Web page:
Kick the caffeine

If you’re hooked on caffeine kicks, it’s time to break the habit. Caffeine occurs not only in coffee, but also in tea, chocolate, cola, and energy drinks as well. It has an adverse effect on your absorption of vital nutrients such as Calcium, Iron, and the water-soluble B and C vitamins. Alcohol also has a similar effect. Nicotine in cigarettes has a stimulating effect on hot flushes.

So what can you drink instead? Start with alternatives like water, fruit juices, herbal and fruit teas – try tangy licorice tea, smooth chamomile, crisp peppermint, or a gently energising cup of ginseng tea.

Spirulina, a green plant algae, contains a wide range of nutrients. Try it as a daily drink instead of looking for chocolate or biscuits to give you that afternoon lift.

Bone Building

Concerned about osteoporosis? Make Calcium-rich foods and drinks a daily part of your life. Cottage cheese instead of jam on toast, yoghurt instead of muffins and sausage rolls for snacks, and fruit smoothies made with milk, yoghurt, or soymilk instead of coffee.

The recommended Calcium intake for menopausal/postmenopausal women is 1000mg each day. If you have difficulty getting enough Calcium in your diet, supplementing is an option. Choose a Calcium supplement that includes Magnesium, Vitamin D, and Boron – all essential nutrients that aid and abet Calcium absorption.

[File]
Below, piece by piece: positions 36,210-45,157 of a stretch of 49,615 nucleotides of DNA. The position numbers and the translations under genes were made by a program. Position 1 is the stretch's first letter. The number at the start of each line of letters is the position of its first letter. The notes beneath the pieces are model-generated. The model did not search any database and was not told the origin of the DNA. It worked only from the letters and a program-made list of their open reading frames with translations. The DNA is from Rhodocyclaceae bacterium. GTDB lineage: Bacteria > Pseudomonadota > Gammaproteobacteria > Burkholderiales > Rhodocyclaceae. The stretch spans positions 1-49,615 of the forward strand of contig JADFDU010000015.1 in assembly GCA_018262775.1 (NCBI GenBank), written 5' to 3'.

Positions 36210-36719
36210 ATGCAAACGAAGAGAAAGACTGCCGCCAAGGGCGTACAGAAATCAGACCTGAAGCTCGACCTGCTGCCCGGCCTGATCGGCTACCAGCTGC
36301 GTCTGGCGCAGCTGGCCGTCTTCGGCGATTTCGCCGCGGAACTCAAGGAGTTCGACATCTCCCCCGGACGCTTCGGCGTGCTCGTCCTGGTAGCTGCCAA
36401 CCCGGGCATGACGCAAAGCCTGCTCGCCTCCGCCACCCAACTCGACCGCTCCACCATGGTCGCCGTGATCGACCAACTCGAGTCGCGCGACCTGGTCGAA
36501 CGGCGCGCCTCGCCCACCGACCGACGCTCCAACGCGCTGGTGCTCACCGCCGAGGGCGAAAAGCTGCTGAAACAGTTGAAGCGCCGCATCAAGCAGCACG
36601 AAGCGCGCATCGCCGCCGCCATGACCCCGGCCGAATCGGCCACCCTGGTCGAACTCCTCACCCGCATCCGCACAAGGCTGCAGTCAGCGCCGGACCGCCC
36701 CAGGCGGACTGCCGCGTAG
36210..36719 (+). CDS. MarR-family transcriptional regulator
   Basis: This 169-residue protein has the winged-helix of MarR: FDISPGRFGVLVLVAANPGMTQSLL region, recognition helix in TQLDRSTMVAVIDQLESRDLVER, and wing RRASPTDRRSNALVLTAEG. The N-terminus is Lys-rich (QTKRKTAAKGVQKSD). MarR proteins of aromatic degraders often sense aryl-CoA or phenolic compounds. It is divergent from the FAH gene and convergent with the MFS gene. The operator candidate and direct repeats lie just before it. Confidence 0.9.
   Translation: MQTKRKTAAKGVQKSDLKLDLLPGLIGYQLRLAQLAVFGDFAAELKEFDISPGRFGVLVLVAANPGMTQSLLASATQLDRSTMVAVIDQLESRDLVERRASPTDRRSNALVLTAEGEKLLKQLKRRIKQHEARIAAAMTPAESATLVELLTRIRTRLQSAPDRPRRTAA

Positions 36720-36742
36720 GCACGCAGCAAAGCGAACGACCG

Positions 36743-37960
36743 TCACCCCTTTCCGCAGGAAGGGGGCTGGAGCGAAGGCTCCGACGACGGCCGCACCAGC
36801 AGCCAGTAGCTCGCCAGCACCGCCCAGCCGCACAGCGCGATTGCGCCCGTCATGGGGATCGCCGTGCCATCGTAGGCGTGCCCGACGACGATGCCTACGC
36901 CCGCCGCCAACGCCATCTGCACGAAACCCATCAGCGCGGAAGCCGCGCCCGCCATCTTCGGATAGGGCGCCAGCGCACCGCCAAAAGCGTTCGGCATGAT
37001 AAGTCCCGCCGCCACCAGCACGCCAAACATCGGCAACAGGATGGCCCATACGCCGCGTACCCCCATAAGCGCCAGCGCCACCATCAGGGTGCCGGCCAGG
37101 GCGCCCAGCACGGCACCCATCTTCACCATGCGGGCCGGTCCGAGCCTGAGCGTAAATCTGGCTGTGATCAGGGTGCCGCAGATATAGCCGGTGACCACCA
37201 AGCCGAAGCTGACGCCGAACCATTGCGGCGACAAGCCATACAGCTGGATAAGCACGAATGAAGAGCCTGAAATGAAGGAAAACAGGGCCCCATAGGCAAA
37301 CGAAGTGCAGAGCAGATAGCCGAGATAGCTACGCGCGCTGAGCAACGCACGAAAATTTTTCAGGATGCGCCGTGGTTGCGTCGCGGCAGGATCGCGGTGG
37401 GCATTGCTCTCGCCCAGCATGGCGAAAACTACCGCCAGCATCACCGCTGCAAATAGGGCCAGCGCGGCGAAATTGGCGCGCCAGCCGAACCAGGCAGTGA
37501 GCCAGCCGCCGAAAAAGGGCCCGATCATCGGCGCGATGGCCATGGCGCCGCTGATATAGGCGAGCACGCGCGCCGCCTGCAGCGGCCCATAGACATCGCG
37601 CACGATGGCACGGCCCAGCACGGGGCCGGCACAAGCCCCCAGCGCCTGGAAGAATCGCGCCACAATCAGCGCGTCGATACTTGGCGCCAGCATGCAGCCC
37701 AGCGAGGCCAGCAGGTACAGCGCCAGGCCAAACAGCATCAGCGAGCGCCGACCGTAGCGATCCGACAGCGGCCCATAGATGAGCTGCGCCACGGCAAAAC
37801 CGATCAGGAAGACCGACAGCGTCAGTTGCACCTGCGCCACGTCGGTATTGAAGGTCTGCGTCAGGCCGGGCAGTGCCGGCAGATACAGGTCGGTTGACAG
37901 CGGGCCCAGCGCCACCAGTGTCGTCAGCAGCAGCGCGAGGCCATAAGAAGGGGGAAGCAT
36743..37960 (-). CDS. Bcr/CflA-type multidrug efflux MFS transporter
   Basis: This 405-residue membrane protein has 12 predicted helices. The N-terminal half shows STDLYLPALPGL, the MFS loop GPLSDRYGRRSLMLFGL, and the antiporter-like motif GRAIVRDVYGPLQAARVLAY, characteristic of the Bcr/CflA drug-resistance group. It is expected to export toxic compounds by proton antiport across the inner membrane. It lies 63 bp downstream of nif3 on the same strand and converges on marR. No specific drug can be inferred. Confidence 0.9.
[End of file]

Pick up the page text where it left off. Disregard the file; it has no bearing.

Does exercise matter? Bones love exercise because it stimulates Calcium absorption. Weight bearing exercise is particularly essential to the bone building process. Daily walking, jogging, or weight lifting all help to build your bones, so put those jogging shoes on and get going.

Cholesterol Counters

As women age, their cholesterol levels tend to become higher than men. Before your levels start looking unhealthy, kick saturated fat out of your life. Give your frying pan to someone you don’t like, throw out that block of tasty cheddar, and exchange those crisps for unsalted and unroasted almonds or walnuts – recommended by the Heart Foundation as great fats for heart health.

Need oil for great dressings and salads? Stick to olive, or try creamy avocado, hemp or flaxseed oils to improve your good cholesterol levels and provide essential fatty acids for dry skin.

Helping Herbs

Need extra help to fight off frequent sweats and flushes? Two herbs traditionally used for these problems are Black Cohosh and Red Clover.

Hot flushes occur due to the increased levels of luteinising hormone, which is released in response to low oestrogen levels. Black Cohosh may help to reduce this hormone and so has a direct effect on reducing the frequency and intensity of flushing and sweating.